Lummi to host historic meeting of the nations

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Proposed 'Treaty of Indigenous Nations' on the agenda

BELLINGHAM, Wash. - The Lummi Indian Nation has volunteered to host a historic meeting July 31 - Aug 2 between U.S. tribes and the First Nations of Canada to discuss the merits of a proposed ''Treaty of Indigenous Nations'' agreement.

''The purpose of the treaty is to create the foundation for an international political and economic alliance for trade relations to address the impacts of climate change, protect cultural properties, and to assert traditional rights to cross international borders,'' said Alan Parker, professor at Evergreen State College and co-chair of the National Congress of American Indians' Special Committee on Indigenous Nations Relationships.

The Special Committee met with the New Zealand Ngati Awa tribes of Aotearoa and First Nations in 2004, 2005 and 2006 to develop the draft treaty.

''The proposed treaty represents three years of consultation and deliberations. We believe that we have distilled the ideas and analysis of some of the best thinkers in the indigenous world in developing the proposal,'' Parker said.

Parker said he feels the primary objective behind the treaty is for indigenous nations to exercise their inherent right to govern themselves, given to them by the Creator and not from a colonial government.

He said, ''We do not need some other government's permission to enter into treaty agreements with each other to establish alliances. We need to create a new level of international law: the law of indigenous nations.''

This meeting, which followed on the heels of the welcoming ceremonies of the 2007 Paddle to Lummi Canoe Journey, is being sponsored by the Lummi Indian Business Council. Lummi tribal member Jewell James said, ''The Lummi Indian Nation is proud to be working on this international treaty dialogue. There is strength in numbers. We need to form a League of Nations to help each other expand in opportunities to assure international laws are applicable to our concerns and protective of our rights. We hope many indigenous nations join in this treaty effort.''

Time will be devoted to the four main topics of climate change, trade and commerce, cultural properties and border crossings. Native leaders in these fields will voice their concerns and share their wisdom in explaining ways to help indigenous nations support each other in the coming years of change.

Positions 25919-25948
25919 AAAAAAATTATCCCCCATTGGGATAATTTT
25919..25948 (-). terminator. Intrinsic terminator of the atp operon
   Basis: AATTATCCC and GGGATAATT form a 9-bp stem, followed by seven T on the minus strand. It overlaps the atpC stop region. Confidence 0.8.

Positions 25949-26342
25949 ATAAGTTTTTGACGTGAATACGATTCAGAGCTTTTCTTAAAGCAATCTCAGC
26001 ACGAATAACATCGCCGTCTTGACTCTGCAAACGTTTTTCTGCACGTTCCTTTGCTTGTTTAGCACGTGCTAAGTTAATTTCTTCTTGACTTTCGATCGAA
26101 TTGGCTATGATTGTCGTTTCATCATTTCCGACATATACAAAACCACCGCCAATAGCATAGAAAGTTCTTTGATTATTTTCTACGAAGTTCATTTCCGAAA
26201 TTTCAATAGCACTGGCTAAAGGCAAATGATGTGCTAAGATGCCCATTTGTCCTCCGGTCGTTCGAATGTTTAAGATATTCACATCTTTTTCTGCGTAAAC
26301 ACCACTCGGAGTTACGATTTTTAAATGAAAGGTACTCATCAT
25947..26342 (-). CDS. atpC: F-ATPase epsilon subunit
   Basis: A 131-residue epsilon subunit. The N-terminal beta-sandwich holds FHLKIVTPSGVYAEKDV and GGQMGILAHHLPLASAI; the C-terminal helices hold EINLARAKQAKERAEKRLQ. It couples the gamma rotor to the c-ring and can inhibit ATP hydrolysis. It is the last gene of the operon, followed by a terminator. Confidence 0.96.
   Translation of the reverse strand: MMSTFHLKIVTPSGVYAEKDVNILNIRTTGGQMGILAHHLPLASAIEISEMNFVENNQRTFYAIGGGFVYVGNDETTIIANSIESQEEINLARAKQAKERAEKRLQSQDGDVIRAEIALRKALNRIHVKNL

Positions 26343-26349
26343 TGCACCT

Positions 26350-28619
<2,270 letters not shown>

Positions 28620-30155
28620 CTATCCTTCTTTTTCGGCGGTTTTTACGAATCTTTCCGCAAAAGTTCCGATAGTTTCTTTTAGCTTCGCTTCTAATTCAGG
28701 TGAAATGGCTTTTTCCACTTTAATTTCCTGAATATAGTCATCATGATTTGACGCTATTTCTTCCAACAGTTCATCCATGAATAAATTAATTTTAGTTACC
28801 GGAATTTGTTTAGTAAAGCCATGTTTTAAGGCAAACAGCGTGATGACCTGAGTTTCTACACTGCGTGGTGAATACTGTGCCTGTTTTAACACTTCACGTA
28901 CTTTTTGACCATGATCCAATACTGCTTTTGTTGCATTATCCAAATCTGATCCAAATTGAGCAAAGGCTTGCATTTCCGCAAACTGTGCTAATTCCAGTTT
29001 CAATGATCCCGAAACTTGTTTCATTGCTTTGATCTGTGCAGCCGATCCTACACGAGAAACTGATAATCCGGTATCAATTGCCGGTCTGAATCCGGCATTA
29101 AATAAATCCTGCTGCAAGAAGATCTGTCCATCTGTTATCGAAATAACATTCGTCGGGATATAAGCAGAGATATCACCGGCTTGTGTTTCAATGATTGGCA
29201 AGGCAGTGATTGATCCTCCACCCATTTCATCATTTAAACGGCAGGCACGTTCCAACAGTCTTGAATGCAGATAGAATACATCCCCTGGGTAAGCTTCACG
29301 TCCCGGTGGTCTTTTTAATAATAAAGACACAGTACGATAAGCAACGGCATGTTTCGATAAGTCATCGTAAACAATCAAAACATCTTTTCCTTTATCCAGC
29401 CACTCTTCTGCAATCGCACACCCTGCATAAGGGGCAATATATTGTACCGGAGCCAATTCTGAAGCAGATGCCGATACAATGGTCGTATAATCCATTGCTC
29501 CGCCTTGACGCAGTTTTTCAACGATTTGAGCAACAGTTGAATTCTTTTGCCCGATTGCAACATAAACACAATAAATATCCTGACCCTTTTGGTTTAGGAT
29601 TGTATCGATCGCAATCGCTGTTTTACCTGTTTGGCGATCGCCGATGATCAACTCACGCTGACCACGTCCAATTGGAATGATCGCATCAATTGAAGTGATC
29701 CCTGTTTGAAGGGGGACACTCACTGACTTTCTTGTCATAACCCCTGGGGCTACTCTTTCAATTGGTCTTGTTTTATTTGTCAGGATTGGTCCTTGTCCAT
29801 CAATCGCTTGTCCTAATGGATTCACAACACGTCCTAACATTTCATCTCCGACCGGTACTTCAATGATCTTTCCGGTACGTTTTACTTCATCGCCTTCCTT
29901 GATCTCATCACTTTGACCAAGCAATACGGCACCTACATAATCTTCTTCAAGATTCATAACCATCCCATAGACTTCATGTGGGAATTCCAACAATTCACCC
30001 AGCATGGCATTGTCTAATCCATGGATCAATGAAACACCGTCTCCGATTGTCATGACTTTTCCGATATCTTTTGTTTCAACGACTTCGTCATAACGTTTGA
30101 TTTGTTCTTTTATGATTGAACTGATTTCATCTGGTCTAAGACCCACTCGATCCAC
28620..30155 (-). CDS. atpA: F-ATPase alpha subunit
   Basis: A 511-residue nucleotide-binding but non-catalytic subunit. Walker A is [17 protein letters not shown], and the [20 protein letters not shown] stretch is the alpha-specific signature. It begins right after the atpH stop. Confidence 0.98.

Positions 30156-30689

''Global warming or the changing climate is already causing impacts to tribal cultural resources. Tribes generally cannot follow the species shift because of the limited areas we are legally bound to. We are tied to areas by treaties or other agreements with the U.S. that restrict our hunting and gathering,'' said Terry Williams, commissioner of Fisheries and Natural Resources for the Tulalip Tribe.

The leaders are suggesting that indigenous nations need to set their own ground rules and have an agreement available to implement the new strategies of survival.

James said, ''We are a border tribe with many relatives north of the U.S./Canada border. We recognize the cross-border issues all along the Canadian and Mexican borders and realize that other indigenous nations of Maori, Hawaiians, Australian aboriginals, Canadian aboriginals and Mexican Indians have the same common concerns. We must learn to come together to work in-common to create a better legal, social and economic atmosphere for our indigenous communities and nations worldwide.''

Nisqually elder Billy Frank Jr. of the Northwest Indian Fish Commission said, ''Don't be afraid of the changes coming. It's very important to start thinking about trading again with each other and we're doing that, but it has to be more. This treaty is so important, and we need to better understand it and sign off on it. We have to support each other and think 100 years out. The past agreements with the colonial governments have left us out of their planning, while taking our land, natural resources, our arts, drums, stories and now even our blood. This indigenous treaty gives us respect. We have to honor each other to have hope in life. I think of our children and children's children that are not even born yet. They need hope and this treaty can provide that seed.''

First Nations Grand Chief Edward John said, ''It is now up to the leaders of the indigenous nations to decide if they wish to exercise their sovereignty by entering in this treaty.''